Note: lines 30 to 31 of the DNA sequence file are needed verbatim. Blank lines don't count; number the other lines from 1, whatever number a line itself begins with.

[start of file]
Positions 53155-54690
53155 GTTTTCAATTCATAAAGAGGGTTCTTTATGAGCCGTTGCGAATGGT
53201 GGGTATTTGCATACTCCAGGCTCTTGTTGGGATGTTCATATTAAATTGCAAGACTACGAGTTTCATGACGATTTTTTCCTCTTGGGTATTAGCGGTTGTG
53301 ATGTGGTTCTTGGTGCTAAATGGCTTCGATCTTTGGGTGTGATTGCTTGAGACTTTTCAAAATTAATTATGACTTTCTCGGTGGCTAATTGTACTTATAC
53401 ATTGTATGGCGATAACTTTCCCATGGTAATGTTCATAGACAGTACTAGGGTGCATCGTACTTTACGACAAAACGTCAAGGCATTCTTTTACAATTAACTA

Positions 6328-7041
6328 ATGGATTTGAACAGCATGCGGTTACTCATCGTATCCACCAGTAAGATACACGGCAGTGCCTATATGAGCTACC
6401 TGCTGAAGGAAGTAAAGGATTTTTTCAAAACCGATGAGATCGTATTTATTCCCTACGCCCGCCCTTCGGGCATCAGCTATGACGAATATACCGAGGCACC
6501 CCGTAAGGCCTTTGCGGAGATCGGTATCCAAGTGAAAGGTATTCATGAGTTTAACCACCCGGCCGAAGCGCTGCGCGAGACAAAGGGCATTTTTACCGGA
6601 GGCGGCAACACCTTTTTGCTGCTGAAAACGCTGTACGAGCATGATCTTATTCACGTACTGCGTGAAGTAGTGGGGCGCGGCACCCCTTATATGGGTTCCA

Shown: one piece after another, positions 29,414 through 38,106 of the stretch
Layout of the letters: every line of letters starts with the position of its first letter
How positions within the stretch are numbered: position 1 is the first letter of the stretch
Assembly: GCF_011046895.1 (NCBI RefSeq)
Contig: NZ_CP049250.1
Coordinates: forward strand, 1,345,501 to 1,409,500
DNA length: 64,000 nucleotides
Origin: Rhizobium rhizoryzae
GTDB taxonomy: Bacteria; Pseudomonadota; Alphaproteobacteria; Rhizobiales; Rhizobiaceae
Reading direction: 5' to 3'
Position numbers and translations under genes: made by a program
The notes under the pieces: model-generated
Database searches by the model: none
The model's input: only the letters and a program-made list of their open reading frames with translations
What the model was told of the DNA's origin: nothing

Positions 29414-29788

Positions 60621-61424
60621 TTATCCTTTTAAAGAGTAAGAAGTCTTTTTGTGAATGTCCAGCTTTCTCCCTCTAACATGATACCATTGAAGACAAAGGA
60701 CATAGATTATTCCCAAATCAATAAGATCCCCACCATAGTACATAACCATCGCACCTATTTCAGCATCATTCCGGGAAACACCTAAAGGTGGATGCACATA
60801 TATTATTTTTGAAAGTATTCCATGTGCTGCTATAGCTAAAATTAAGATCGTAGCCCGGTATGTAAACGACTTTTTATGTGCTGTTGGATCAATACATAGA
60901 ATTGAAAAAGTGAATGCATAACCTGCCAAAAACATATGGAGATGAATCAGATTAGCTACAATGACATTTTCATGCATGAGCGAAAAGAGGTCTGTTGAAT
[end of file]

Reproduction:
60801 TATTATTTTTGAAAGTATTCCATGTGCTGCTATAGCTAAAATTAAGATCGTAGCCCGGTATGTAAACGACTTTTTATGTGCTGTTGGATCAATACATAGA
60901 ATTGAAAAAGTGAATGCATAACCTGCCAAAAACATATGGAGATGAATCAGATTAGCTACAATGACATTTTCATGCATGAGCGAAAAGAGGTCTGTTGAAT